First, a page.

World War II started the year of this film’s release, but the bubbling turmoil in Dodge City acts as an eerie warning to that impending event, including a sing-off between two competing groups – one singing “Marching Through Georgia” while the other sings “I Wish I Was in Dixie.” The powder keg atmosphere and dual ideologies are in full effect and it’s understandable why Curtiz utilized this same concept, albeit with different songs, in Casablanca.
Curtiz also uses color as a means of describing thoughts and characterization in lieu of dialogue. Beginning with wide, brown expanse as the train enters Dodge City, everything looks so lifeless and wooden you understand where the adage “let’s get the hell out of Dodge” came from. The characters’ clothes are all various shades of earth, pulling them into the background. The only identifying traits are the men’s colored shirts; Flynn’s is green, identifying him as a savior bringing renewal and life into the city. All the men, regardless of shirt color, are placed at odds with the governmental structure; the cowboys are bound to the land while the government men are dressed in funereal black. Olivia De Havilland’s Abbie Irving is introduced outside of the city limits, where we become privy to the blue sky and golden soil of a land untainted by man. A night out camping turns into a scene shot during the magic hour, culminating in an exquisite sunset showing off God’s country. (All of this is just breathtaking in the restored Blu.ray.)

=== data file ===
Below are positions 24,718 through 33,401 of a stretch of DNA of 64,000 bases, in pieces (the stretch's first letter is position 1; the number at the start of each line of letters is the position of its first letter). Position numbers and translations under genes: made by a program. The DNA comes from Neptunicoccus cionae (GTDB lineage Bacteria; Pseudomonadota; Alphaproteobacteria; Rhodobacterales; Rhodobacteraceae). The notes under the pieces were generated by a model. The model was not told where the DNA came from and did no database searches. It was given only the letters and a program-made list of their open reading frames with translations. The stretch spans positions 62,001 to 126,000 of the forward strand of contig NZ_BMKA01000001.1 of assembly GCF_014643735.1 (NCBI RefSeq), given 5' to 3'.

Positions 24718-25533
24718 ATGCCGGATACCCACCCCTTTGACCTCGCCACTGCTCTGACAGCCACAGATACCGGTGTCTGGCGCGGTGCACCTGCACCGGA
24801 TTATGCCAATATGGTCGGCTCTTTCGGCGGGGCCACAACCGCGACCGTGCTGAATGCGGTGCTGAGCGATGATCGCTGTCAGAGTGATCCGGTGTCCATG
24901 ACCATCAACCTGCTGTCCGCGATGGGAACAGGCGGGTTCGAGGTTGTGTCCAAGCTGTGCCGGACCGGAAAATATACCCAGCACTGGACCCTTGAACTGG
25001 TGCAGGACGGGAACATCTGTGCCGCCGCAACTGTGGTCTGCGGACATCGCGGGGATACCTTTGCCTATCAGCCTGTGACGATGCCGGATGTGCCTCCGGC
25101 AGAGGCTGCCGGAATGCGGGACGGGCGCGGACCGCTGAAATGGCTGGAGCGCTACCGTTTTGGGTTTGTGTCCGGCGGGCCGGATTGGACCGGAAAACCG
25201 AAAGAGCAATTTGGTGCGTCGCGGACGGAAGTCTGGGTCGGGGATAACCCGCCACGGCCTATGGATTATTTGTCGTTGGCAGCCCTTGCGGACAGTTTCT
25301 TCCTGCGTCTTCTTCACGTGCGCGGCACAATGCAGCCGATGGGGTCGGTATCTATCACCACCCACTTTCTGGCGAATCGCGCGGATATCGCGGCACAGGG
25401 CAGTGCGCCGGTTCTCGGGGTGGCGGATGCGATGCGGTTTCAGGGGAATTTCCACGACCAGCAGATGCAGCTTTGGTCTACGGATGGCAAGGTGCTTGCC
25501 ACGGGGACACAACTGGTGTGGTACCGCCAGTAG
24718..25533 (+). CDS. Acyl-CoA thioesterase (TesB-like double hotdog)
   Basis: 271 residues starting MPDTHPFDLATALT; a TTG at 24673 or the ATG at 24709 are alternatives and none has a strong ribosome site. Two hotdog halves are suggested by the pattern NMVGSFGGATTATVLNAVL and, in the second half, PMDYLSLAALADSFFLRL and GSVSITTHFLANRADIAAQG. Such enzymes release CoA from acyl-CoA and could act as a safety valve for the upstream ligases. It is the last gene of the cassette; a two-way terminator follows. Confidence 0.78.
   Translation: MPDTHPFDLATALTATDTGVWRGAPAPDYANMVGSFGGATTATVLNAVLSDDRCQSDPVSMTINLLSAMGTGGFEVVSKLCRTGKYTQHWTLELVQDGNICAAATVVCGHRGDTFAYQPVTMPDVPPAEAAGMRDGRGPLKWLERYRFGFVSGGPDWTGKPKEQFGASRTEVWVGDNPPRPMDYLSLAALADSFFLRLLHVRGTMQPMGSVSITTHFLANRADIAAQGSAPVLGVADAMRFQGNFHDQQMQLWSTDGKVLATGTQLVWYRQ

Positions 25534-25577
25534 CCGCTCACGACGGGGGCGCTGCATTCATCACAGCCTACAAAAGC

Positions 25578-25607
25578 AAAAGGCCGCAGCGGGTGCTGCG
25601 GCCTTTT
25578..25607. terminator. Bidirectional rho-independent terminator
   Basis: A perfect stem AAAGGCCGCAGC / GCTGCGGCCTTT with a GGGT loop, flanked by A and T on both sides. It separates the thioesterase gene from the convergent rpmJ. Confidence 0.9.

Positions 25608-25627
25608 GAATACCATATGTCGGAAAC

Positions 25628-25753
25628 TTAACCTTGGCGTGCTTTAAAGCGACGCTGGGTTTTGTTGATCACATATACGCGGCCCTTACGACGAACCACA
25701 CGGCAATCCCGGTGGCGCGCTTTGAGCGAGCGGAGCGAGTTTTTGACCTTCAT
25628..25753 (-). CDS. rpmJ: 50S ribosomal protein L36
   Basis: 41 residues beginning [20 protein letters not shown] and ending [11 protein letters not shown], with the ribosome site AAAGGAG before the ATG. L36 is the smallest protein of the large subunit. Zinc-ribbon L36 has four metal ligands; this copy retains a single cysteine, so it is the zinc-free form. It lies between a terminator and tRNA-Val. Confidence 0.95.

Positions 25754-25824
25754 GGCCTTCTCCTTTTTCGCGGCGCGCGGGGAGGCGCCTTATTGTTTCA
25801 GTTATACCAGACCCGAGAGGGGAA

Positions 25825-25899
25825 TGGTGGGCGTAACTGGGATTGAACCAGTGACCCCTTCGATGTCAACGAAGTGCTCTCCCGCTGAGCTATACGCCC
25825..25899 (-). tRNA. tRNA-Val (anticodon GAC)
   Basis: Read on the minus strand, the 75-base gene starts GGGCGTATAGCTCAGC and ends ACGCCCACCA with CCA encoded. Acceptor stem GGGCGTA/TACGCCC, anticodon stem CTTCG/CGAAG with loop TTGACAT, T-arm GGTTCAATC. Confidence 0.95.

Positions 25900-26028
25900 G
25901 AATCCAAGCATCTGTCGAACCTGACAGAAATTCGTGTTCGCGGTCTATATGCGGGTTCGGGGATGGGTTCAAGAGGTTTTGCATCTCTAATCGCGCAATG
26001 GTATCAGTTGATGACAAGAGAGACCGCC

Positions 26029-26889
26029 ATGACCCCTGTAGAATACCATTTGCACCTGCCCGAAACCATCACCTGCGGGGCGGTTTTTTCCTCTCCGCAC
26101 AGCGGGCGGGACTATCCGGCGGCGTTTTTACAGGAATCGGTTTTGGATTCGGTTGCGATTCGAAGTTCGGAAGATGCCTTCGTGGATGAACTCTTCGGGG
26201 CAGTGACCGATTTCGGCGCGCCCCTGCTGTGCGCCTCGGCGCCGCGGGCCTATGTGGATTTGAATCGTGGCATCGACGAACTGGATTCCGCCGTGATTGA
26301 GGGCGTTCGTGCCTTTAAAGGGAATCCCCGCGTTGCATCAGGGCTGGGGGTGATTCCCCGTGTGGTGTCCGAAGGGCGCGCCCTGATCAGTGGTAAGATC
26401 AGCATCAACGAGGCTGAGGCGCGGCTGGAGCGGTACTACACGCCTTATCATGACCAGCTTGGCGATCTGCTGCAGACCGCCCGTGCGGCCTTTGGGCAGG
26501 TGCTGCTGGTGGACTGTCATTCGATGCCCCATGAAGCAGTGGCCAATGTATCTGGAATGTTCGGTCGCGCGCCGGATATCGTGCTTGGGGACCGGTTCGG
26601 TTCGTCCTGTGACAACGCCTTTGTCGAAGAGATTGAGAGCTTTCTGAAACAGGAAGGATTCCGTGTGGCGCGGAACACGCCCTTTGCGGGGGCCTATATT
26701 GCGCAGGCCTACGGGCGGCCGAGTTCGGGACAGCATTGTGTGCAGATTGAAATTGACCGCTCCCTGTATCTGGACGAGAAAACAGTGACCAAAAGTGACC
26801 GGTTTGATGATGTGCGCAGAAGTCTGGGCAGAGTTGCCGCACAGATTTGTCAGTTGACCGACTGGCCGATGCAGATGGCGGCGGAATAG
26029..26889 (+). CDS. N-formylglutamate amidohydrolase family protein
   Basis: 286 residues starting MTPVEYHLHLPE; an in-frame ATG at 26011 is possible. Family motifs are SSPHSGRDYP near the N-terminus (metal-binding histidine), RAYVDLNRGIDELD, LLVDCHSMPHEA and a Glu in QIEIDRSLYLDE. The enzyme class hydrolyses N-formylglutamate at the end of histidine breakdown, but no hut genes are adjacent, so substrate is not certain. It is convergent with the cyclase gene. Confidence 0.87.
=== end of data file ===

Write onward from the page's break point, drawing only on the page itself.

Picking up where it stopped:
I almost forgot Olivia de Havilland is in this, the fifth of nine movies she’d make opposite Flynn. Abbie Irving doesn’t have much of a character until the film’s second half and her introduction places her alongside her perpetually drunken brother (William Lundigan), a kid who starts drinking before noon and likes to shoot things. After his quick demise, Abbie disappears until nearly an hour into the film. Thankfully, this hour allows the character to blossom with Abbie taking up the mantle of working for the newspaper, writing about things women want to know. Wade and her family declare the profession “unladylike” and Abbie definitely puts them in their place. She’s almost like Ingrid Bergman’s Ilsa in that she may not have the most agency, but she has her own principles and isn’t content to sit back and let the men decide for her.
I would have never expected I’d write this much about Dodge City but, much like My Darling Clementine a few years back, it’s a film that gave me various things to unpack. It’s an emotionally resonant, unassuming film packed with implications both political and local. It’s also a Western both representative of the genre and, at times, completely outside of it.